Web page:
We all identify with a lot of different categories: family member, occupation, hobby, political affiliation, club memberships, and so on. The one that ought to come first, though, is Catholic.
God, country, family. That is the order of priorities I was taught, and it used to be a common standard. It meant you put God’s laws first. It meant you understood you sometimes had to answer the call to serve your country. It meant you set the common good before individual gain.
One person who still lives by this standard is former Congressman Daniel Lipinski of Illinois. He just published an article in America magazine entitled “Confessions of a pro-life Catholic Democrat in a divided nation.” https://www.americamagazine.org/politics-society/2021/10/13/pro-life-democrat-congress-daniel-lipinski-241638
I am going to quote heavily from this article because Lipinski expressed his stance so perfectly. It is a testament of faith and an example to follow concerning being a Catholic first. It is a story of courage and conviction despite tremendous pressures to conform.
It is also a call to action for all American Catholics in these times of such vehement partisanship.
A Congressional Catholic
The Honorable Mr. Lipinski said: “My experiences have taught me that America will overcome sectarian partisanship only if enough people have the courage to choose to reject it in the public square. I believe Catholics are uniquely gifted to do this. But it will happen only if Catholics have the courage to reject political orthodoxies and be Catholic first.
“I understand that Catholics are not immune from the temptations of partisan sectarianism. There are Catholics on both sides of the aisle who seem to put party before faith. Nor am I saying that Catholics have to reject both of the major parties and all candidates from both parties.
“I will never claim to have been perfect in everything I did as a Catholic member of Congress. But if I had not put my faith first and embraced its unique gifts, I cannot envision how I could have avoided fleeing to the political safety of sectarian partisanship and becoming part of the problem.
“What inspired and enabled me to take this difficult path? God’s grace and unique gifts that I, and every Catholic, receive from our faith. Those gifts include:
“• A strong primary identity as a child of God, which provides a spiritual and social mission and lessens the susceptibility of turning to partisan sectarianism for a mission and an identity.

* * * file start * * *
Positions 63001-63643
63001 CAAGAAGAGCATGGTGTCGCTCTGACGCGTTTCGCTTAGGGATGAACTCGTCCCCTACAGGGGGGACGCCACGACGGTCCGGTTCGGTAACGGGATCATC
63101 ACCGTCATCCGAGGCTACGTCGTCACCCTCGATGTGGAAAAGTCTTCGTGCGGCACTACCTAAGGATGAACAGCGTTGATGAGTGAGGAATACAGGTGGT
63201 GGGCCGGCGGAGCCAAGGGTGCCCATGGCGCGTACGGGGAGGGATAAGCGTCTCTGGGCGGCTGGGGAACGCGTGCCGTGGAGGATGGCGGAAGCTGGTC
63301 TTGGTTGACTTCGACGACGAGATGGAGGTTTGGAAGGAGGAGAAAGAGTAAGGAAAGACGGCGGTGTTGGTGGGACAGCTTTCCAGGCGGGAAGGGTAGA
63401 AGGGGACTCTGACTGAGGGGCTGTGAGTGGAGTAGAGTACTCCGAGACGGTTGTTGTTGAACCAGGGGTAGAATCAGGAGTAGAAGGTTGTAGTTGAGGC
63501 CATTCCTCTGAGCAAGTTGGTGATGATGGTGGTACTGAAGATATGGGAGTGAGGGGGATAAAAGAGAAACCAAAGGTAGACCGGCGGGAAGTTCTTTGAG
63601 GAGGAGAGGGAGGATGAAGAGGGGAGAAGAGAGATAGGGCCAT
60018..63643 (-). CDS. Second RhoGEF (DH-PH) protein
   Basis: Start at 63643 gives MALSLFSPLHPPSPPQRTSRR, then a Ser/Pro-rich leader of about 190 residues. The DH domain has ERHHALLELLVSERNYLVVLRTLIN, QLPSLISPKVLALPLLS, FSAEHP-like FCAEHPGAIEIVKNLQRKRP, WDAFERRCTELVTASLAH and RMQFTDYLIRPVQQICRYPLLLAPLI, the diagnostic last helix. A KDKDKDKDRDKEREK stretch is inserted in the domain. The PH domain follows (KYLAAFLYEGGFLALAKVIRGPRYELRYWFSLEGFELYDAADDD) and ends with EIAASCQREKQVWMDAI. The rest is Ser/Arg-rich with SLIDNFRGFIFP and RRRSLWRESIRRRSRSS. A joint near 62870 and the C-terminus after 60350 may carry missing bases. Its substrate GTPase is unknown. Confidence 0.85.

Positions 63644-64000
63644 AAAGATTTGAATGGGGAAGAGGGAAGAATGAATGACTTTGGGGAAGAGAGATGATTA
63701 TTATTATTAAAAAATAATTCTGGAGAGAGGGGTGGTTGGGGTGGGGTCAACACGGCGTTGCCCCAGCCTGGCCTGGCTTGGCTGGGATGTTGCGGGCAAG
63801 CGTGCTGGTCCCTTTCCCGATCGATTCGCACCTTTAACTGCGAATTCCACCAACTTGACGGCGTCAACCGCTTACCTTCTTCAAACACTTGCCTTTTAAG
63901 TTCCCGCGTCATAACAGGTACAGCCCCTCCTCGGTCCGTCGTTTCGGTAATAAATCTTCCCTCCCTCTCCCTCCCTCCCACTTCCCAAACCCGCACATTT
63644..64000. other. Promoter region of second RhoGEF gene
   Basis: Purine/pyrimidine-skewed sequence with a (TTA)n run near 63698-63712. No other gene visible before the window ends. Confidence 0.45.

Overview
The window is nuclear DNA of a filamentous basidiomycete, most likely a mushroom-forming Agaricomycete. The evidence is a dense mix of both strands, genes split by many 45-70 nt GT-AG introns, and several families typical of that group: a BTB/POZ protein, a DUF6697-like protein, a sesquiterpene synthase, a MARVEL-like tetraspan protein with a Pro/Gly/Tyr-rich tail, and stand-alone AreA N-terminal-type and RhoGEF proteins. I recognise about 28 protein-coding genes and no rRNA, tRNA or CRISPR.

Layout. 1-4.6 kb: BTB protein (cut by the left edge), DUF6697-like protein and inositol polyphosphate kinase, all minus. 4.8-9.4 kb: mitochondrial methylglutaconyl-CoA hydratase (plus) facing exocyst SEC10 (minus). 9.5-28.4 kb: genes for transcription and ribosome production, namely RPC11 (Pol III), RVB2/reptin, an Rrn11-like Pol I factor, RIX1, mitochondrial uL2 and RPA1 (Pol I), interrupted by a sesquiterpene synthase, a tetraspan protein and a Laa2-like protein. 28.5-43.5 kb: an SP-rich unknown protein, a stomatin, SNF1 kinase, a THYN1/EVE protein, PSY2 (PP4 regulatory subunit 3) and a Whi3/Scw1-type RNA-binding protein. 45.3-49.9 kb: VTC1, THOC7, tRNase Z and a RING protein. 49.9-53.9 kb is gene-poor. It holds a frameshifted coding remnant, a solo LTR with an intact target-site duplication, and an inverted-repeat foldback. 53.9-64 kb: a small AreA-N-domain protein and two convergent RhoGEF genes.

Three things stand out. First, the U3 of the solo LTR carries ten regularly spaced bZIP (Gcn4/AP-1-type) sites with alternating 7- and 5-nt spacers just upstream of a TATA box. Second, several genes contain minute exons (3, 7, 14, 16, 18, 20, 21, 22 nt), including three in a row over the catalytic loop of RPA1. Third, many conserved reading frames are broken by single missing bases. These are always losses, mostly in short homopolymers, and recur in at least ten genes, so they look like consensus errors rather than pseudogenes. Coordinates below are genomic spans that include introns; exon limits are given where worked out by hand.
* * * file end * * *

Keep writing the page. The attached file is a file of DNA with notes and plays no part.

“•A belief that the foundation of a moral vision for society is the inherent dignity of every individual; respect for that dignity must guide not only policy positions but interactions with others. This is the antithesis of sectarian behavior, which involves scrutinizing every person with an opposing view in order to find anything that can be used to make the case that that person deserves to be treated with disdain.
“• Well-formed Catholic social teaching regarding the common good and social justice. This not only provides a guide to what it means to uphold the dignity of every individual when considering policy choices, it also provides an opening to finding common ground across the partisan divide—because Catholic social thought is partially embraced by each of the two parties.
“I was tested by fire, and though I was not perfect through the whole ordeal, in the end I was—and am—Catholic first. I am hopeful, even though I did not succeed, that through my witness more Catholics will come to see that with faith and reason, wisdom from Scripture and tradition, unceasing prayer and God’s grace, we can defeat this culture of contempt and save the American republic.”
Catholics Saving America
Have you ever met a politician who is a really good person? Such people actually exist, and I can testify from personal witness that Dan Lipinski is one of them.
However, as Lipinski points out, unless the people of this country, particularly Catholics, put God first and make their ideology one of common sense for the common good, we are doomed to losing our American dream in a nightmare of dissension and violence.
Might I add, the pro-life movement will never succeed unless it detaches itself from party affiliation. Too many pro-life activists put party before being pro-life, which prevents us from all working together and damages the reputation of the movement.
We all need to stand strong for our American ideals; we all need to be pro-life. Luckily, as Lipinski said, “Catholics are uniquely gifted to do this.”